Write-Once, Read-Many

What Does Write-Once, Read-Many Mean?

Write-Once, Read-Many (WORM) is a data storage technology mechanism that stores unerasable and/or unmodifiable information after it has been written on a drive. The data is stored on WORM devices. These device disks store data in a non-rewritable format to prevent users from accidentally erasing or altering sensitive information.


WORM is also known as Write Once, Run Anywhere (WORA).

Techopedia Explains Write-Once, Read-Many

Created in the late 1970s, a WORM device is a type of optical media commonly used for archiving information or hosting data archives. This useful data is written on a disk only once, which is useful because archive creators or gatekeepers typically seek information that has not been altered or modified from the original source.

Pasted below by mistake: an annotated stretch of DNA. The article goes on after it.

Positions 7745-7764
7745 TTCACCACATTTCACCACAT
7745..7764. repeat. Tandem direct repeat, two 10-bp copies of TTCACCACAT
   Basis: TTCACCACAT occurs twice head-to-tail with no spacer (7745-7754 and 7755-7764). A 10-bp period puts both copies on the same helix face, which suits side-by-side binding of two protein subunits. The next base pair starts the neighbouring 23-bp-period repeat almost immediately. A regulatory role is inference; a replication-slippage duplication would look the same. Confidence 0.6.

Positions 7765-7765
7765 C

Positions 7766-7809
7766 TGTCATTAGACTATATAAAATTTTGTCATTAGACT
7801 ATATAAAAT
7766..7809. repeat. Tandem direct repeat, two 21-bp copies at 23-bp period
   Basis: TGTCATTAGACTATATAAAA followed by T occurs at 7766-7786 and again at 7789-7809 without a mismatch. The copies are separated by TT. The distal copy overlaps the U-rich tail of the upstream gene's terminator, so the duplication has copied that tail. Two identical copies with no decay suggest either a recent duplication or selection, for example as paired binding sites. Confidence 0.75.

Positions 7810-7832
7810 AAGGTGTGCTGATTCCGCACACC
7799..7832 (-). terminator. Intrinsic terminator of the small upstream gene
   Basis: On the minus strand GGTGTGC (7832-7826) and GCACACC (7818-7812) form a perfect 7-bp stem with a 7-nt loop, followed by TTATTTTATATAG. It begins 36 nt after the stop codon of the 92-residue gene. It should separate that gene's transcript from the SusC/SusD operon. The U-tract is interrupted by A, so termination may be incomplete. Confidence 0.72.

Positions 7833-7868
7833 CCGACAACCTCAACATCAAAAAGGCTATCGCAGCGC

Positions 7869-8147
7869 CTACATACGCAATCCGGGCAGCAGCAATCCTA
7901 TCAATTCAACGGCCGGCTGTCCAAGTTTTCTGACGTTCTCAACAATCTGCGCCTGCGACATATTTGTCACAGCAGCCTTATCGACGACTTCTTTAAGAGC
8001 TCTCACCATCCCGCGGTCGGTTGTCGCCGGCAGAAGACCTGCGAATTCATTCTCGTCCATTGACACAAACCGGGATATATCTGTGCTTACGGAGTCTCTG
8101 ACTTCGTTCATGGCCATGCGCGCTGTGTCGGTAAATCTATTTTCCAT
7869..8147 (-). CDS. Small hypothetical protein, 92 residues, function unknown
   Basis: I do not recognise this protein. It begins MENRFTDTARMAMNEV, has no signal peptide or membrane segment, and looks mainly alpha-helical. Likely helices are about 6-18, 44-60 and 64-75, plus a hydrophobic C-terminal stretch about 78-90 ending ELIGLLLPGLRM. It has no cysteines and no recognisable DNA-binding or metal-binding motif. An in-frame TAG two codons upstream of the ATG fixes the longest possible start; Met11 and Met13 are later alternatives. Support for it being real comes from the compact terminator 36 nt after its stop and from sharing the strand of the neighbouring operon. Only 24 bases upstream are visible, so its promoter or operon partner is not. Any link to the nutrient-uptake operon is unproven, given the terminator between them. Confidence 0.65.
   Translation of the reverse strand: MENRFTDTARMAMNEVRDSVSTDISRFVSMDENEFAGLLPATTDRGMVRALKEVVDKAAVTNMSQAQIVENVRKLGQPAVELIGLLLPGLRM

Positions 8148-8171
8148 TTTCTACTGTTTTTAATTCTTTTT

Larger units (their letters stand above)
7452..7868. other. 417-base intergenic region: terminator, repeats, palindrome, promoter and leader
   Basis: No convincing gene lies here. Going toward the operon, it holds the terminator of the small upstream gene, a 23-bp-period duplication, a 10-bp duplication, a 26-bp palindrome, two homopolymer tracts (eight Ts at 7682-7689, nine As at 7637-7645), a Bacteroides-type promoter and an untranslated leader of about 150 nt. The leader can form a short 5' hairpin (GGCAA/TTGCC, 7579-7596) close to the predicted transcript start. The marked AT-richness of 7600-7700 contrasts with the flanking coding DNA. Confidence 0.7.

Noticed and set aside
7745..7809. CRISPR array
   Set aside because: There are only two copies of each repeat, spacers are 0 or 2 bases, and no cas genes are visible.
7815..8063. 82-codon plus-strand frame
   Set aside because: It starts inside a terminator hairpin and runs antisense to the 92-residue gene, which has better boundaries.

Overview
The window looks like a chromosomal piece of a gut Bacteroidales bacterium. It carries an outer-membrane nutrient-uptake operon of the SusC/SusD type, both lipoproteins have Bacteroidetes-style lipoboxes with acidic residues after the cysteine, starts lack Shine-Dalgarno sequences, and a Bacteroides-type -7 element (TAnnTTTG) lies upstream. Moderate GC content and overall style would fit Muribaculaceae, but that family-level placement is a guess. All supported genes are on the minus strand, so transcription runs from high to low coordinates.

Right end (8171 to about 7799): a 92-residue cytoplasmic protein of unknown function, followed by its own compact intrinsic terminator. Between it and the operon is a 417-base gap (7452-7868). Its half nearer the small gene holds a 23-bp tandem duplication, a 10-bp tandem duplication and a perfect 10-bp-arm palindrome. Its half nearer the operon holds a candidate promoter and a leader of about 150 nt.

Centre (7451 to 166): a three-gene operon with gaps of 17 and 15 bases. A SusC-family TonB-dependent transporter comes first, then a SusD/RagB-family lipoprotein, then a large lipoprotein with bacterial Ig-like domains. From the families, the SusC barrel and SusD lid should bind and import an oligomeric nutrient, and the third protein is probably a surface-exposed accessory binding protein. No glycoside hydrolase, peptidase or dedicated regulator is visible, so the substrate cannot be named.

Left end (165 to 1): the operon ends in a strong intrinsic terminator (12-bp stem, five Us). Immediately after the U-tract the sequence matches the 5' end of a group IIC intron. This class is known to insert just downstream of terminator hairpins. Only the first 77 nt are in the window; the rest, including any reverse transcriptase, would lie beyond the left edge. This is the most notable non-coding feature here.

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Margaret Rouse is an award-winning technical writer and teacher known for her ability to explain complex technical subjects to a non-technical, business audience. Over the past twenty years her explanations have appeared on TechTarget websites and she's been cited as an authority in articles by the New York Times, Time Magazine, USA Today, ZDNet, PC Magazine and Discovery Magazine.Margaret's idea of a fun day is helping IT and business professionals learn to speak each other’s highly specialized languages. If you have a suggestion for a new definition or how to improve a technical explanation, please email Margaret or contact her…